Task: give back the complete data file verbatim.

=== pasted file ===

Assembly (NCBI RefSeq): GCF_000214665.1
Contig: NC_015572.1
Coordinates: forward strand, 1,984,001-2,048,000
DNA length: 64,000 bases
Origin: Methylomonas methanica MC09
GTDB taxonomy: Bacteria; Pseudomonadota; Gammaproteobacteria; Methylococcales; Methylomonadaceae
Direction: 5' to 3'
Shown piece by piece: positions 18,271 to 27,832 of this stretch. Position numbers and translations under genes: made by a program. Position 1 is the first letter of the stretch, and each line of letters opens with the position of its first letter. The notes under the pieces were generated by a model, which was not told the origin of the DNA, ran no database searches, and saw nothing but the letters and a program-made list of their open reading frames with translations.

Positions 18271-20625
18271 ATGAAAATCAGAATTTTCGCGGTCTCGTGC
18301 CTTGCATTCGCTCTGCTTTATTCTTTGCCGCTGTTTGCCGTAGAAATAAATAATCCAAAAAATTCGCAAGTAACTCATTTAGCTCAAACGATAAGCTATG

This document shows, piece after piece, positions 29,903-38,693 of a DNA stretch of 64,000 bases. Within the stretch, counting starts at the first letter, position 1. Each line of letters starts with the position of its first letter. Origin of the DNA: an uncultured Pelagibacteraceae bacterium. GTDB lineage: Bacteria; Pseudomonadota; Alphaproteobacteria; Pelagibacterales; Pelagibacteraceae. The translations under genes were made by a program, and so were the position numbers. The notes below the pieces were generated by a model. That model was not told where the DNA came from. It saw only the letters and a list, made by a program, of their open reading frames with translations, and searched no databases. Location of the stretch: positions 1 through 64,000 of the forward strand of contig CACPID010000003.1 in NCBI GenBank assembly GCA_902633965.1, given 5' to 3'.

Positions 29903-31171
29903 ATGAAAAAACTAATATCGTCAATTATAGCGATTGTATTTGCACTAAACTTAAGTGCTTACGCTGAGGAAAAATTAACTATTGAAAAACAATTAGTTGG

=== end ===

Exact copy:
Assembly (NCBI RefSeq): GCF_000214665.1
Contig: NC_015572.1
Coordinates: forward strand, 1,984,001-2,048,000
DNA length: 64,000 bases
Origin: Methylomonas methanica MC09
GTDB taxonomy: Bacteria; Pseudomonadota; Gammaproteobacteria; Methylococcales; Methylomonadaceae
Direction: 5' to 3'
Shown piece by piece: positions 18,271 to 27,832 of this stretch. Position numbers and translations under genes: made by a program. Position 1 is the first letter of the stretch, and each line of letters opens with the position of its first letter. The notes under the pieces were generated by a model, which was not told the origin of the DNA, ran no database searches, and saw nothing but the letters and a program-made list of their open reading frames with translations.

Positions 18271-20625
18271 ATGAAAATCAGAATTTTCGCGGTCTCGTGC
18301 CTTGCATTCGCTCTGCTTTATTCTTTGCCGCTGTTTGCCGTAGAAATAAATAATCCAAAAAATTCGCAAGTAACTCATTTAGCTCAAACGATAAGCTATG

This document shows, piece after piece, positions 29,903-38,693 of a DNA stretch of 64,000 bases. Within the stretch, counting starts at the first letter, position 1. Each line of letters starts with the position of its first letter. Origin of the DNA: an uncultured Pelagibacteraceae bacterium. GTDB lineage: Bacteria; Pseudomonadota; Alphaproteobacteria; Pelagibacterales; Pelagibacteraceae. The translations under genes were made by a program, and so were the position numbers. The notes below the pieces were generated by a model. That model was not told where the DNA came from. It saw only the letters and a list, made by a program, of their open reading frames with translations, and searched no databases. Location of the stretch: positions 1 through 64,000 of the forward strand of contig CACPID010000003.1 in NCBI GenBank assembly GCA_902633965.1, given 5' to 3'.

Positions 29903-31171
29903 ATGAAAAAACTAATATCGTCAATTATAGCGATTGTATTTGCACTAAACTTAAGTGCTTACGCTGAGGAAAAATTAACTATTGAAAAACAATTAGTTGG